A few years ago, I had the opportunity to watch one of my favorite college basketball teams win their quarterfinal contest in the NIT. What was so memorable about this game was that one of the team’s long-time stars played even though he was very sick. He contracted the flu before the game and was not expected to play.
After running the river for a number of years, my curiosity finally got the best of me. I wondered what it would be like to swim one of the major rapids. With some hesitation, I put on an extra life jacket for extra buoyancy and jumped into Hermit Creek Rapid.
Many years ago, I was assigned a business coach as part of my professional development plan. At first I didn’t really think that I needed a coach to help me grow and develop in my career aspirations. Then one day when things were not going particularly well, she asked me, “If you could paint a picture for me of how you are feeling at this moment, how would it look?”
Recently, I was looking for an opportunity to write something about gratitude. Being stuck in an airport and waiting for a flight that had been cancelled gave me the opportunity to interview people and ask them what they were most grateful for. So, I wandered around the gate area, introduced myself, and told people that I wanted to write an article about the Thanksgiving holiday, and I asked if I could ask them one question: “What are you most grateful for?” Everyone stopped to think and then answered. It was a great way to pass the three hours.
This past week I was shocked to read about two passengers on a flight who evidently started a fight over their different political views. The pilot went on a rant over the plane’s intercom taking the fighting passengers to task to defuse the situation. With all the divisiveness that seems to be going on right now, each of us ought to put a particular emphasis during the upcoming holiday to go out of our way to make life more rewarding for one another.
When I ask folks why they refuse to talk about what matters most, the most frequently offered response is, “I don’t know how to do it.” Whatever your response may be, the consequences are always the same, poor results. Such thinking usually results in what I call counterfeit conversation or “fake talk.”
Years ago I started to notice that the way I spoke to my children did not produce the desired results. I remember one day when my oldest brought home a B- in math, and I said something like, “You got a B- in math? What happened?” Immediately my spouse responded with, “Some kind of a communication expert you are!”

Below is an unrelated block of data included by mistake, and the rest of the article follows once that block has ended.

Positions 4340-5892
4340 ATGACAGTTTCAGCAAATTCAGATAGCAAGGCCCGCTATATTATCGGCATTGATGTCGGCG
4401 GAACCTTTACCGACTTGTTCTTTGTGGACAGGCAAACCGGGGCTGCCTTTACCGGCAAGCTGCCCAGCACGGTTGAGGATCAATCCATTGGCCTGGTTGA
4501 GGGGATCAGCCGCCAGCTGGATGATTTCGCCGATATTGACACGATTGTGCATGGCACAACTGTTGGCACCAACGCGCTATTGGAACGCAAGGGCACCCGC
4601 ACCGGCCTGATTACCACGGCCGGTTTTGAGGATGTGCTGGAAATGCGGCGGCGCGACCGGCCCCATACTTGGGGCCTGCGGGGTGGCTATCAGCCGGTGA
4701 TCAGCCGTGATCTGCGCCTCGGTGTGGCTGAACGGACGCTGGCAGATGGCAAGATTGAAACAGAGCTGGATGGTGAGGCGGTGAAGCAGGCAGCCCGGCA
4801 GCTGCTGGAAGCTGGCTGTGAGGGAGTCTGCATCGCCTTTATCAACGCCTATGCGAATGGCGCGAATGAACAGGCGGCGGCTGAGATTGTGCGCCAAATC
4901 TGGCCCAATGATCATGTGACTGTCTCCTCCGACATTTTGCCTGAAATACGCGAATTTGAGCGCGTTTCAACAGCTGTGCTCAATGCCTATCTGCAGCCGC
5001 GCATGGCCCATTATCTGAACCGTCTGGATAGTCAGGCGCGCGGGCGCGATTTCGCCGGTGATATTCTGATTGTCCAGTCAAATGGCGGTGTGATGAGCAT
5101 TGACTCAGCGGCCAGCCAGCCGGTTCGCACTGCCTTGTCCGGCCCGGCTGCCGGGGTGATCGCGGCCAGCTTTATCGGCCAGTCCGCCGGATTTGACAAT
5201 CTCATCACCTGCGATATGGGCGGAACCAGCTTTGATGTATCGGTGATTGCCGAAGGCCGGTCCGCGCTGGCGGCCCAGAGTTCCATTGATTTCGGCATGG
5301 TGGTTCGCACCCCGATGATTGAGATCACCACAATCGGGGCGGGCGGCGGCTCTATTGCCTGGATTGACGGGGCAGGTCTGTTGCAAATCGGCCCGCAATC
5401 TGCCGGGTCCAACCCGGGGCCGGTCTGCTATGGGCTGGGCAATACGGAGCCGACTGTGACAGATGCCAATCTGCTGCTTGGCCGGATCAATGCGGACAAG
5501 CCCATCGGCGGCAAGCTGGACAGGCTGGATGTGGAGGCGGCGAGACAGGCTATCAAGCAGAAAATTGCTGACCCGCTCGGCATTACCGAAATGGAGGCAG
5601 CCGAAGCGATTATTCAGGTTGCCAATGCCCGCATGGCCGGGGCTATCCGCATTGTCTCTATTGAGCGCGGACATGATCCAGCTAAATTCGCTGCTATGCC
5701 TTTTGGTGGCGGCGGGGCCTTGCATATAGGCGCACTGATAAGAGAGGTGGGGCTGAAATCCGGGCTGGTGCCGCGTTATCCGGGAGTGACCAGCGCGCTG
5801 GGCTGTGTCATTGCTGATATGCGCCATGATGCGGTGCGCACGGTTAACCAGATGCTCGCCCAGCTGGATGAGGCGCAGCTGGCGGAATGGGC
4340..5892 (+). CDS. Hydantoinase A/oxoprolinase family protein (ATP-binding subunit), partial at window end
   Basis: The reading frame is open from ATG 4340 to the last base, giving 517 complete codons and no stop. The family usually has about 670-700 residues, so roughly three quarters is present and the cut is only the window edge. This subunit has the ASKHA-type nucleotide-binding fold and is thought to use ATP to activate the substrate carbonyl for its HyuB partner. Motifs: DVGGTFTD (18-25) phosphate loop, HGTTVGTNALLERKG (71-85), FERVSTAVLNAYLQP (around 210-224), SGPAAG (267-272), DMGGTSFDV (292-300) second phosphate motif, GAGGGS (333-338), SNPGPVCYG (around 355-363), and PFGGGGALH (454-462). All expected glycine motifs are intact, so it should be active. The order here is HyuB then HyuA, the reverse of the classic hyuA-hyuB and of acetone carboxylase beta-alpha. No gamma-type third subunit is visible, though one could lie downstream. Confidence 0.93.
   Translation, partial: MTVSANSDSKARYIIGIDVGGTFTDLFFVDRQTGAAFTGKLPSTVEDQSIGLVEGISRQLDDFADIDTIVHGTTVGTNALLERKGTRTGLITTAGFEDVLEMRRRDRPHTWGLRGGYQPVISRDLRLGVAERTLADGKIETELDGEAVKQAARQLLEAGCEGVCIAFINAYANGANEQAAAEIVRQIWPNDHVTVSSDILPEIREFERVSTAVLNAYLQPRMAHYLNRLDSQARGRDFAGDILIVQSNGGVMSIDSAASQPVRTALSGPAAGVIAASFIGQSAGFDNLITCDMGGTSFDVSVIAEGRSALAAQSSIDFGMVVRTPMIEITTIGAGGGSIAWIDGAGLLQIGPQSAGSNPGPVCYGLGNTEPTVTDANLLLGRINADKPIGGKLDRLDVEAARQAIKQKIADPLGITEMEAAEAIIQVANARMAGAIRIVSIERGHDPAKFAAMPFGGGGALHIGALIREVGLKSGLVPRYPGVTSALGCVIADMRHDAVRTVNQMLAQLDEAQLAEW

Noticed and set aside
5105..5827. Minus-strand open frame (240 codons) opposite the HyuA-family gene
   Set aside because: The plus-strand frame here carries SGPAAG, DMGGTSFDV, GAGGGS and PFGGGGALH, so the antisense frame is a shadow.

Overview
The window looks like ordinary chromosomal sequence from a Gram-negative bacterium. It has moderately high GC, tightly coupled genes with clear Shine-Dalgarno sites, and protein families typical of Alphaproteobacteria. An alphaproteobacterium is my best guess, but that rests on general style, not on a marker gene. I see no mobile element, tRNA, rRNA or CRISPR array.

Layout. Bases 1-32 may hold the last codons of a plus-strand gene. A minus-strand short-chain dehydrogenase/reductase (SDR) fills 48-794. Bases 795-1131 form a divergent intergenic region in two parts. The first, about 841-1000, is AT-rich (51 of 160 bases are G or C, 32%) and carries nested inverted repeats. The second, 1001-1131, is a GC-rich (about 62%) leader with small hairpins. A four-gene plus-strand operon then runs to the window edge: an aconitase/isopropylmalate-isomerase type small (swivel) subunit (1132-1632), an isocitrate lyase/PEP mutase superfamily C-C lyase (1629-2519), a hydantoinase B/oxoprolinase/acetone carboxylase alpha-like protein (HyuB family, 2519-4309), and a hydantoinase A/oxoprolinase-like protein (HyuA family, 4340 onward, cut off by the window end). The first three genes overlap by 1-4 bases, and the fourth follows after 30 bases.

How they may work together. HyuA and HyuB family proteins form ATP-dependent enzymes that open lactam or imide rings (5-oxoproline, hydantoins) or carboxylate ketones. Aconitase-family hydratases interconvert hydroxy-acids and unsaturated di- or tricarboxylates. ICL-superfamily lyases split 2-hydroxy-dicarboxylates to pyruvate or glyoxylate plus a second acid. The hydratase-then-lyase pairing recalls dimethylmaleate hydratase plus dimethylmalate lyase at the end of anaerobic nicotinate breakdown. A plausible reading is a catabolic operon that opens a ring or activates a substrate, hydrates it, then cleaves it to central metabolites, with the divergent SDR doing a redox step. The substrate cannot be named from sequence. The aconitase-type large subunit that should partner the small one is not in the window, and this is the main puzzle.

Earlier in the year I spent two days working with and teaching a number individuals helping them improve their ability to hold difficult conversations. After the session one of the organization’s directors who stopped by to observe said, “This is all well and good, but you know, you can’t teach a pig to sing!”
Recently, a friend who works as a keynote speaker sent me some feedback that he received after speaking at a conference. It went something like this:
This speaker was very rude and offensive to one of his support staff. This guy promotes himself as a leadership and communicator guru and yet he was rude and condescending to others. What a hypocrite! I will be spreading his name around as a fake. NOT sure where you got this guy!
When my second son graduated from high school with honors we were very proud of him. When all the celebration and fanfare were over, I asked him, “If there was one thing that you could do over, what would you do differently?” He responded, “I would have ignored all the blame and criticism from my coaches and just gone out and played my game.”
70% of managers are afraid to talk to their employees. No wonder employees are disengaged or disconnected from their leadership! Employees and their managers are not talking to one another to make vital connections and increase the effectiveness of their work. Here are 10 questions that might help you assess how engaged you are with your people.
A friend of mine recently told me about a conversation he had with his brother, who he was coaching through some difficult times.
His brother had recently been promoted from the field into a corporate setting because of his excellent work. My friend’s brother expressed his frustration at how unimaginative his co-workers were and how they were always making mistakes. The brother went on about how unwilling everyone seemed to be about listening to his ideas or following his advice.
I really wanted to write a piece celebrating Independence Day and the advent of freedom in our country. And yet, I have been frustrated as I have contemplated the many core American values and institutions which seem to be under attack.
Although many people have had business communications training, some still approach difficult conversations with a degree of fear and trepidation. In fact, ever since Donald Trump won the presidency, I have had a number of people call and email seeking advice and asking for suggestions about how to talk about politics. Many of these folks have done damage to their current relationships in the way that they have broached sensitive topics.
As the year comes to an end, I have become increasingly disturbed at some of the behavior that we have witnessed this year. How can we justify a person driving their car into a group of innocent bystanders? Or a group of young boys lighting a handicapped boy on fire because he was different? Or when was it ever appropriate to burn and destroy the property of others as a way of expressing disagreement? Can we judge others based solely on opinion in the absence of concrete evidence?